My Service Snake
by Steve Eaton
snake on a plane

SO EVERYTHING WENT SMOOTHLY until we arrived at the airport. They didn’t want to let me board with my service snake. This guy in one of those blue police shirts with epaulets on the shoulder is all like, “we don’t know how the other passengers might react” and “your pet could harm other travelers.”

Epaulets. Epaulets. Epaulets.

Anyway that’s all my wife needs to hear. She goes “the only ones who should be scared of my husband’s service animal are rats! Are you a rat?” Then she looks at all the people behind us getting impatient and goes, “Anyone who’s a rat might want to wait for the next flight!”

And the officer goes, “well your pet will be perfectly fine in the cargo hold”. That doesn’t help! She goes, “This is not a pet, sir. This animal has been professionally trained to help my husband deal with the crippling anxiety he experiences on any kind of aircraft. Unless you want to see him throw up and start shaking and going into spasms all the way to Reykjavik!”

It’s all true except the “professionally trained” part is a stretch.

And how is Ayu handling all this commotion? I unzip her travel bag a couple of inches and take a peek. She’s a gorgeous lemon-yellow five-foot Miniature Balinese Mango Python, with flecks of green on her belly and emerald eyes. If she’s perturbed, she doesn’t show it. But then her breed is known for calm in the face of crisis.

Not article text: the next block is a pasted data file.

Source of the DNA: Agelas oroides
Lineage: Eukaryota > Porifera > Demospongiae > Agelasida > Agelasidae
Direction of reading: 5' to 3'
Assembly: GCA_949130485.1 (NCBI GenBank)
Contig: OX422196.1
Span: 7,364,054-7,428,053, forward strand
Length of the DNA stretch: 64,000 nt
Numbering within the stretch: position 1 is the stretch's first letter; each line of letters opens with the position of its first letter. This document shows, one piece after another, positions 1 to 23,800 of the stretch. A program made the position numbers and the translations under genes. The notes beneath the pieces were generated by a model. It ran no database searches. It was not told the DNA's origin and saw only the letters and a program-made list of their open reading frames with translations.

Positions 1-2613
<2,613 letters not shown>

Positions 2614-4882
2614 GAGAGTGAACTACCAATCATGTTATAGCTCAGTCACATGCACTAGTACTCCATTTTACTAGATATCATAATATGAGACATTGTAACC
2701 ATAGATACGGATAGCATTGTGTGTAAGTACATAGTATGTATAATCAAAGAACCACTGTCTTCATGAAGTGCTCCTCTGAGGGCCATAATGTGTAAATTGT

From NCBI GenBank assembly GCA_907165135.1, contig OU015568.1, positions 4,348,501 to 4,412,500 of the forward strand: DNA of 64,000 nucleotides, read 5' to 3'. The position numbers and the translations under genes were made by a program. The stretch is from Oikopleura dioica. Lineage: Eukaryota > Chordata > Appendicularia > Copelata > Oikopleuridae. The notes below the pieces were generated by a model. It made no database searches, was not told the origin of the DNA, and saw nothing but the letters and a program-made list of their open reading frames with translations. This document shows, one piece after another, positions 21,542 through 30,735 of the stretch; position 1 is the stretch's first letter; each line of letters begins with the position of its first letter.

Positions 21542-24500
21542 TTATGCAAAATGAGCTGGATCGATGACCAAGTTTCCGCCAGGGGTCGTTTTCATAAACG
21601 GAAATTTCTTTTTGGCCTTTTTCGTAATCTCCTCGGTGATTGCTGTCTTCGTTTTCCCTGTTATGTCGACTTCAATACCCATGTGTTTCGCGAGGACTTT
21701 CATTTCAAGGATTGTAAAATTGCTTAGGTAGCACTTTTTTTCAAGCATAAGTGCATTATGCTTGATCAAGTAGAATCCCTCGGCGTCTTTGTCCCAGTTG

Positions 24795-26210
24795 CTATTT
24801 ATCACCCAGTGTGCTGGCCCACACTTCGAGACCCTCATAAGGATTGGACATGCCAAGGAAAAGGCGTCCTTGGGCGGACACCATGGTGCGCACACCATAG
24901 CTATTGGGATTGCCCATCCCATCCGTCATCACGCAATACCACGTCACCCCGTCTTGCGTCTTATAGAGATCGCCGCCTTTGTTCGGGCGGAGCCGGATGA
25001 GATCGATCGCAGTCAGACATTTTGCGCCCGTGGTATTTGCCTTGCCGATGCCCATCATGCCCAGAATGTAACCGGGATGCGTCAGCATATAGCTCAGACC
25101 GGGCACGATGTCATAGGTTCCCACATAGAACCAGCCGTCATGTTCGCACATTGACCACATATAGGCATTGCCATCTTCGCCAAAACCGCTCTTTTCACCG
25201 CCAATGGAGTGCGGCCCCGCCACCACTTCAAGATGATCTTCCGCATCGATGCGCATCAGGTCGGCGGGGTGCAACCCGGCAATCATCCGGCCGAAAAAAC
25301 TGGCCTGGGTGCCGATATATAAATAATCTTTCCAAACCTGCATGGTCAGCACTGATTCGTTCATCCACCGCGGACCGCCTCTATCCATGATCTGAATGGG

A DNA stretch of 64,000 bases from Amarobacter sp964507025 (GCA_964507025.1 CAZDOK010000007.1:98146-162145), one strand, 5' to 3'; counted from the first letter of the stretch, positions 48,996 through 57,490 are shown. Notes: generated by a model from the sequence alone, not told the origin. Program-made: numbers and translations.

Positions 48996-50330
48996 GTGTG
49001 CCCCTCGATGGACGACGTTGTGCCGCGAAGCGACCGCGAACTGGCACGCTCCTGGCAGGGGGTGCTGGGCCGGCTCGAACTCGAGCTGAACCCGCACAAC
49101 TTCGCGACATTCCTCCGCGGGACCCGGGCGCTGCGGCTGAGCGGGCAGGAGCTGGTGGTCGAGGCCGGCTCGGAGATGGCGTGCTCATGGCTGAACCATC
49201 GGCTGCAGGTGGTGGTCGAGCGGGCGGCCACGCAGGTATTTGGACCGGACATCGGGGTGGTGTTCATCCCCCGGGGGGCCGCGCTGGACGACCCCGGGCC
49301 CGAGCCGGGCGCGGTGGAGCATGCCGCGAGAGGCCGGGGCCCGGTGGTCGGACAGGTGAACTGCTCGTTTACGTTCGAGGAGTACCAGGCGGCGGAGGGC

Meanwhile the blueshirts are having a little confab over by the x-ray machine. Then the first guy comes over and asks, “do you have the paperwork?”

As the cabin doors close and they do that terrifying little life-vest demo I unzip the bag and gently lift Ayu out. As we head down the runway and the engines go into high gear she gracefully winds her cool, lustrous body around my neck and shoulders. Everything’s going to be ok.

Steve Eaton is an ESL instructor and translator of modern Italian fiction residing in Austin, Texas. His translations of Pirandello’s stories “Moonsick” (“Male di luna”) and “’Requiem aeternam dona eis, Domine!’” appear in the fall 2017 issue of the journal Metamorphoses. Check out his blog, The Garden of Eaton.

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